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FWS 121 The Many Stories of Jesus (Scherbenske): Home

Welcome

This guide will help you get started with your research for this class. If you have any questions or need help finding resources, please feel free to reach out to Lara Nicosia...she is the librarian from River Campus Libraries assigned to this course and is always happy to help!

You can reach Lara using the following methods:

Finding Books and E-books

One of the best places to find books on your topic is through the library's website.  To get started, visit the library's homepage and choose "Library Catalog" from the dropdown box...or try out the search box below.


Bible Commentaries

Commentaries provide a detailed interpretation and analysis of the Bible, often verse by verse. They may address factors such as authorship, audience, date, purpose, and literary structure.

River Campus Libraries has a diverse collection of biblical commentaries that you can use as a starting point for your research. Many of the titles are available on Level 500 and 500m of Rush Rhees Library, though some materials may need to be requested for free from the Ambrose Swasey Library at Colgate Rochester Crozer Divinity School.

The best way to find commentaries in UR's collection is to search the library's catalog using the following three steps:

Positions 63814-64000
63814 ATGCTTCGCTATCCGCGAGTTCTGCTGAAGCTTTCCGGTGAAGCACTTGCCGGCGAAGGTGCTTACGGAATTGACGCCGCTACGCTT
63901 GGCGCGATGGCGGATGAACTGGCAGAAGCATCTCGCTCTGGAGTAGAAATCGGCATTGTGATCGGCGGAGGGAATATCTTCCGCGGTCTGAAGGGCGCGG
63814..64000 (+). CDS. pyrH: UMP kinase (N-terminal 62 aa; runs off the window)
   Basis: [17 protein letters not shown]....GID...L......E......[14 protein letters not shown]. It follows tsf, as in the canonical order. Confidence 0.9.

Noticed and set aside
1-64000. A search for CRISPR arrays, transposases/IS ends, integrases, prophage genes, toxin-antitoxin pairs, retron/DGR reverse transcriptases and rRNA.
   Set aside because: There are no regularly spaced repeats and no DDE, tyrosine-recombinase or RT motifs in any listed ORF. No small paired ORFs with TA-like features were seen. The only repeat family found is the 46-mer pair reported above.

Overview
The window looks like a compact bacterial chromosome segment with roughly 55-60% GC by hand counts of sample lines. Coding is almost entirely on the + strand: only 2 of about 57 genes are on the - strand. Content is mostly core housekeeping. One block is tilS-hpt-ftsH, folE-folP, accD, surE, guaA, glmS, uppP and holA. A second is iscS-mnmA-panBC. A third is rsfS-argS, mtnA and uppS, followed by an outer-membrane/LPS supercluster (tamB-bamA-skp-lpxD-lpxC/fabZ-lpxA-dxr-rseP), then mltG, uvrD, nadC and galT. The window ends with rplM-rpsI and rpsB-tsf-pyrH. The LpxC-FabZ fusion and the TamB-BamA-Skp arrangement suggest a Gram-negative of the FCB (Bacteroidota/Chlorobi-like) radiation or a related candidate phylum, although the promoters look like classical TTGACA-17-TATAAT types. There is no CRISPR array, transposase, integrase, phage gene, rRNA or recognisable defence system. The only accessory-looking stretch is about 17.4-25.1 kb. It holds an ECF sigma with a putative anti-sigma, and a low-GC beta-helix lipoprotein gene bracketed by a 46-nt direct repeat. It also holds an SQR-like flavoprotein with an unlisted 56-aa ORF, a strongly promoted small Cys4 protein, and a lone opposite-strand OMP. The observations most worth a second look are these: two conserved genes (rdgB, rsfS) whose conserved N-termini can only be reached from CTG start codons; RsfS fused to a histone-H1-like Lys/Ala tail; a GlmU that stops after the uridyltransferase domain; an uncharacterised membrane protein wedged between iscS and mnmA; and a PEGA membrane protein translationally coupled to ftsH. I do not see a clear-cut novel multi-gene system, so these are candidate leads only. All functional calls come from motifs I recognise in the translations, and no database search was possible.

1. Go to the library's homepage and click "Advanced Search."
  2. Select "Subject Terms" from the first drop-down box and type in Bible Commentaries or a specific book followed by "Commentaries" (e.g. Matthew Commentaries).
  3. Check off "Items in the library catalog" to limit your results to items available through UR's libraries.

E-book Collections

Finding Scholarly Articles

The University of Rochester's libraries provide access to a robust collection of databases containing millions of scholarly journal titles.  Be sure to use the filters in these databases to limit your search specifically to journal articles or peer-reviewed sources.  Scholarly sources tend to have ample citations to other books and articles and are written by experts in the field.  If you're not sure if something counts as a "scholarly" source, check with your librarian for this class – she is happy to help.


Religious Studies Databases


Humanities Databases

Finding Historical Sources

In addition to scholarly sources, the University of Rochester maintains a rich collection of primary sources including extensive newspaper and magazine coverage, historical monographs, digital image collections, and more. Here are a few examples of the primary source archives that might be helpful or this class:

Help is Available!

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Lara Nicosia
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Chat is unavailable right now, feel free to email me.
Contact:
(585) 275-9298